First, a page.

I still felt, and feel, that we have an ethical responsibility to consider the conditions of animals that are raised to become meat for us. I dislike factory farming, and we inch every year closer to our goal of buying meat only from ethical sources. This year we are buying half of a local cow, whom we will meet in less than two weeks, before her death. I no longer feel uncomfortable with the food chain aspect of meat consumption. I don't necessarily feel that this denotes a lack of compassion on my part, and I say that having stood on both sides of this argument. I think life is infinitely more complicated than almost anyone will admit (hence my faith in ambiguity, I suppose). At any rate, the beneficiary of this cognitive dissonance, the duck lived on unharmed.

Our adolescent ducklings, being menaced by the mean adult ducks.
Fast forward a year and a half to last Thursday morning, and we find the duck in question, inside his electrified, predator-proof enclosure, with a severely injured wing, obviously broken and with an open wound, cause unknown. After this unhappy discovery, I suggested that my husband, who was home sick from work with a bronchial infection, call the kind and knowledgeable woman who had given us another of our ducks, and ask her for advice, while I went to work.

Thank God for poultry mentors.

While expressing no irritation at all at being disturbed in the middle of tending to her own menagerie of children and feathered friends, Vivian suggested that we might take Siren to a vet in Espanola, whose prices were not unreasonable, but that, following that, we would likely need to rehabilitate this drake in our house, perhaps all winter.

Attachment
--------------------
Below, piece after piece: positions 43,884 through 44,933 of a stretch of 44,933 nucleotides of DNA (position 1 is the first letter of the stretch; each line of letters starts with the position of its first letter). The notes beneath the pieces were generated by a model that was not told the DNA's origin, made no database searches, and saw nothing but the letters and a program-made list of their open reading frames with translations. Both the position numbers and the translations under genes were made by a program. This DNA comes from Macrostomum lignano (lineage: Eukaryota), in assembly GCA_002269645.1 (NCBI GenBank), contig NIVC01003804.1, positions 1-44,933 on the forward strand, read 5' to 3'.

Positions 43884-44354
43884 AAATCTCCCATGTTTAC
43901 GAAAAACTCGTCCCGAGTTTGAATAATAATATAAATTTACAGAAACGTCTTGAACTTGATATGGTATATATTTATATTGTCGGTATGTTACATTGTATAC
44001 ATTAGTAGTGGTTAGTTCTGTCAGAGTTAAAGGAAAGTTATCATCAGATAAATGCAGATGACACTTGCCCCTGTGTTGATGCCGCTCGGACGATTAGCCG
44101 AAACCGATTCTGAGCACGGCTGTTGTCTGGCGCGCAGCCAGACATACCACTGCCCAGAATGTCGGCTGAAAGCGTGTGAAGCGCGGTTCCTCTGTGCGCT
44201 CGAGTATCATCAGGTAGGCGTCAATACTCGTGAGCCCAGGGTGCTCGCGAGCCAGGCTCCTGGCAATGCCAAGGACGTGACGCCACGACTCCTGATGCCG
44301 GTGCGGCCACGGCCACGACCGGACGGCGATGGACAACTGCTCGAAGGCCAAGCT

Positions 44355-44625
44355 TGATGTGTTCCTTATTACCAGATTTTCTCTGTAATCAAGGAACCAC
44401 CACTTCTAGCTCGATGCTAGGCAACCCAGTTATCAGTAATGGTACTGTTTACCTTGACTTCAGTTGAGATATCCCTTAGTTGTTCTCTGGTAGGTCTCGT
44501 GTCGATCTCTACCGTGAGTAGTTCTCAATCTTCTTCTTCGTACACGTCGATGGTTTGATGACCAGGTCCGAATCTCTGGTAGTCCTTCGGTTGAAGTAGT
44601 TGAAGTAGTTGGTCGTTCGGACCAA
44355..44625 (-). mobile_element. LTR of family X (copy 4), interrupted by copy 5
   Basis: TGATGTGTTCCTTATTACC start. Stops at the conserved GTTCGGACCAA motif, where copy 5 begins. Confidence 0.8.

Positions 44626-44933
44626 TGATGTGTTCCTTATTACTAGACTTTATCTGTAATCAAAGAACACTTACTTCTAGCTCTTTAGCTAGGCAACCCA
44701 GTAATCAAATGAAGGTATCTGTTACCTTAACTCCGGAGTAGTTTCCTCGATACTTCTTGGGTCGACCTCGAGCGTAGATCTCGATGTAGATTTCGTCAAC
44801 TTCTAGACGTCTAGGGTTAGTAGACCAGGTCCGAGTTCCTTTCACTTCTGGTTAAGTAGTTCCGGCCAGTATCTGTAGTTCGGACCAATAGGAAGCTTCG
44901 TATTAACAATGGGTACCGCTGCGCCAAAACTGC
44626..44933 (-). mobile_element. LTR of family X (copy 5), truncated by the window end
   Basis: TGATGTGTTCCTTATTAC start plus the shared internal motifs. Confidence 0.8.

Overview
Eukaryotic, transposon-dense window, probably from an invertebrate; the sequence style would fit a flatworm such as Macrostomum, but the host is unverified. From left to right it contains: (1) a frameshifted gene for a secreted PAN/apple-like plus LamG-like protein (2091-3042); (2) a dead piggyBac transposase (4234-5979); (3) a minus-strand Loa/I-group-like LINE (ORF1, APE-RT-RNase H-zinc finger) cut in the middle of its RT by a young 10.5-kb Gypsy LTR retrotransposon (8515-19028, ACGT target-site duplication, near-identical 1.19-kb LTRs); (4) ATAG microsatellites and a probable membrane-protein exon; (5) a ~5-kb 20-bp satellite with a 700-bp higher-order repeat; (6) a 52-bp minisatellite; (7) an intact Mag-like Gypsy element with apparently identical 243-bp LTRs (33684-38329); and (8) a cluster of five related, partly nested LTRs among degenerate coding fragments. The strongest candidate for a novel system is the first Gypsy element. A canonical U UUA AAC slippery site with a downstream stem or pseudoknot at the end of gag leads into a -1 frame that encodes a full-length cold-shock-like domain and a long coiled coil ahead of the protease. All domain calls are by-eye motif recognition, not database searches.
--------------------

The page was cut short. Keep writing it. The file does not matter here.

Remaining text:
Upon receiving this news, without a tinge of angst or internal conflict, I declared that we needed to kill the sucker.

If you are one of my morally distinguished readers, who is a member of PETA, I must apologize at this point. My former self would be aghast at this decision, and so would many people who do, in fact, eat meat, if my casual acquaintances are any basis for judgment.

Here is my explanation, for what it's worth:

The duck was suffering. Or at least I assume he was suffering. Duck suffering is perhaps not very easy to distinguish from the absence of duck suffering, both involving the tendency to waddle around looking doofish and occasionally commence gargling water full of one's own feces. At any rate, I assumed that there was pain involved in the situation, as the wound looked relatively nasty. I really couldn't live with the idea that this animal should be made to feel continuous pain with no relief.

The second consideration was financial. A year or so ago, we paid close to a thousand dollars to treat our dog for a kidney condition. He is a member of our family, and I would do it again. However, we temporarily accrued debt to deal with him, and I hated that. When we acquired ducks, I knew that I wouldn't be willing to shell out big bucks for their medical conditions. I worked, while in my early twenties, at several vets' offices, and, during that time, paid out what must have been close to a third of my income, having various tumors removed from pet rats, spaying bunnies, and treating them for stomach impactions, which they suffered due to the unwitting consumption of non-food items such as candles. I carefully tended all my animals on my negligible wage, and made that care a big priority in my life.